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Permanent URL to this publication: http://dx.doi.org/10.5167/uzh-4544

Melchers, K G; Shanks, D R; Lachnit, H (2008). Stimulus coding in human associative learning: flexible representations of parts and wholes. Behavioural Processes, 77(3):413-427.

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An enduring theme for theories of associative learning is the problem of explaining how configural discriminations—ones in which the significance of combinations of cues is inconsistent with the significance of the individual cues themselves—are learned. One approach has been to assume that configurations are the basic representational form on which associative processes operate, another has tried in contrast to retain elementalism. We review evidence that human learning is representationally flexible in a way that challenges both configural and elemental theories. We describe research showing that task demands, prior experience, instructions, and stimulus properties all influence whether a particular problem is solved configurally or elementally. Lines of possible future theory development are discussed.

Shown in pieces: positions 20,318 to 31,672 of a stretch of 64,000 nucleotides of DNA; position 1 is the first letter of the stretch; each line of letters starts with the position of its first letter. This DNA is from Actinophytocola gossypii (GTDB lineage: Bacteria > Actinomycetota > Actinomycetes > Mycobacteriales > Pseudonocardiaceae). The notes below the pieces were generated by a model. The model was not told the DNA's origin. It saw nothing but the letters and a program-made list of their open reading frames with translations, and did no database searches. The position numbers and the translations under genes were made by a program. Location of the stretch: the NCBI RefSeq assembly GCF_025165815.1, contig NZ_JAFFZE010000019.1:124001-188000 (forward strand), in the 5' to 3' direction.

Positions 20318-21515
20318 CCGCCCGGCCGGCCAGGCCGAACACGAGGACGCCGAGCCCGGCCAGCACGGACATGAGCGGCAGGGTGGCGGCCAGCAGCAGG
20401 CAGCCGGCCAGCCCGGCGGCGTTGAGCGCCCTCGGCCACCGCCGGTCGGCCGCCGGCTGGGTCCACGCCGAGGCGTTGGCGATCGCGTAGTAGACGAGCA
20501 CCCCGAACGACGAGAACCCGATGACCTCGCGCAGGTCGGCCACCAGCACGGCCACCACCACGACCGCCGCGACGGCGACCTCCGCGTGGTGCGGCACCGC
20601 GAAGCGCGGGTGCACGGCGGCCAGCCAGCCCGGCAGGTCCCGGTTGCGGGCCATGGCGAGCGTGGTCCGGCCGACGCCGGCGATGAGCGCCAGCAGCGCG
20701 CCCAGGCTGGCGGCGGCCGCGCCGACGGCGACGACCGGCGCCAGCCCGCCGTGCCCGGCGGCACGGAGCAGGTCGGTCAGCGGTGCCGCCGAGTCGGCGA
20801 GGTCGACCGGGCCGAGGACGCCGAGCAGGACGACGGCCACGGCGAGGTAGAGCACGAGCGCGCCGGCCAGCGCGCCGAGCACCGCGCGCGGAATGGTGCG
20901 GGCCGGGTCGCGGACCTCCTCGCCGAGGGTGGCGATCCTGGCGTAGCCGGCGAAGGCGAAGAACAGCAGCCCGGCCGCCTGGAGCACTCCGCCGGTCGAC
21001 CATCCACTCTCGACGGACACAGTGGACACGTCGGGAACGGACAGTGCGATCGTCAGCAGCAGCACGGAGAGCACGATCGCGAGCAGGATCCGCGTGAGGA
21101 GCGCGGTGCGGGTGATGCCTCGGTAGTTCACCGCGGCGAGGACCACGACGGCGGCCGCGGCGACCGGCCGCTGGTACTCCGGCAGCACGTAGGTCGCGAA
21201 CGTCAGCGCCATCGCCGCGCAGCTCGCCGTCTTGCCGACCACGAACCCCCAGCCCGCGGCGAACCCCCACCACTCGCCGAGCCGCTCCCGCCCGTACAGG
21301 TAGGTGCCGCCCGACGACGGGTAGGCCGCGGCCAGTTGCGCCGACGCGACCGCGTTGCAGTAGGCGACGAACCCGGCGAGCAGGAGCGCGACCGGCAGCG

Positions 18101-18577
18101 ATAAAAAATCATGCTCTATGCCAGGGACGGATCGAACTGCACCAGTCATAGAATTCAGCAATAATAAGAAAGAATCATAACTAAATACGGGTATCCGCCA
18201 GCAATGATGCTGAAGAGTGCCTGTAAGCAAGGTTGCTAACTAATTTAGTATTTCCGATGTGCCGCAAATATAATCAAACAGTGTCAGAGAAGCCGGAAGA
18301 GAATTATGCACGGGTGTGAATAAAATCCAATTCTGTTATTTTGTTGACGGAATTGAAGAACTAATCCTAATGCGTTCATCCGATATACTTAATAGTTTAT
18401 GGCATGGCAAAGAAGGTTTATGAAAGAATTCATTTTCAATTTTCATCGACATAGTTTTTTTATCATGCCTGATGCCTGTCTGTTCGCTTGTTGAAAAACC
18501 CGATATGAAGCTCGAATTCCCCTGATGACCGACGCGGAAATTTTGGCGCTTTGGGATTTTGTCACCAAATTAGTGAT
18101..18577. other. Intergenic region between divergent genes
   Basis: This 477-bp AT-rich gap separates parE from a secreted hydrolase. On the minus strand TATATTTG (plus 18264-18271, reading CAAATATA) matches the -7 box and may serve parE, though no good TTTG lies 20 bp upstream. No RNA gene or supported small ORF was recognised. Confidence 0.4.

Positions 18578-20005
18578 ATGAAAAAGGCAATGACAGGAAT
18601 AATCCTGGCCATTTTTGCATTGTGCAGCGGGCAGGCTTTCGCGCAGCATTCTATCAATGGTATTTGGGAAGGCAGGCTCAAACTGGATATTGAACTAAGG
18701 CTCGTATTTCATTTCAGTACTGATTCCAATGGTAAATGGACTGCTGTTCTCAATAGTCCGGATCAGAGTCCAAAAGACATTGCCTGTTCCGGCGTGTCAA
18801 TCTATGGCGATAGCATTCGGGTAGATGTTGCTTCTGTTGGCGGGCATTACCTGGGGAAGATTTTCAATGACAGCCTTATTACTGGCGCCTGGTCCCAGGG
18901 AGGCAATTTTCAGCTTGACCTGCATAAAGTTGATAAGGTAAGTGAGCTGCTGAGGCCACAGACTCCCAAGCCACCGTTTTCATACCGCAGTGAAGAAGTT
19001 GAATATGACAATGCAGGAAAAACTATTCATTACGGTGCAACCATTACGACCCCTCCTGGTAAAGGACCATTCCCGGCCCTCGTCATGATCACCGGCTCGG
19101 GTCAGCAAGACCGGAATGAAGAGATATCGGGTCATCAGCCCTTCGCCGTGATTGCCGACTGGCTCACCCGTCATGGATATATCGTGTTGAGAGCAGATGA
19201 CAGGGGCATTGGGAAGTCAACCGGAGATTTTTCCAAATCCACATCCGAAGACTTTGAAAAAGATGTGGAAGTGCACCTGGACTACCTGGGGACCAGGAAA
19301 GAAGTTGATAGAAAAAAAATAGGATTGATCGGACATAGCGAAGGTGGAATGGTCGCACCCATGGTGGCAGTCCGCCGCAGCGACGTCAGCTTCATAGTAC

48 citations in Web of Science®
49 citations in Scopus®
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Additional indexing

Item Type:Journal Article, refereed, original work
Communities & Collections:06 Faculty of Arts > Institute of Psychology
Dewey Decimal Classification:150 Psychology
Date:1 March 2008
Deposited On:28 Nov 2008 12:12
Last Modified:05 Apr 2016 12:30
Publisher DOI:10.1016/j.beproc.2007.09.013

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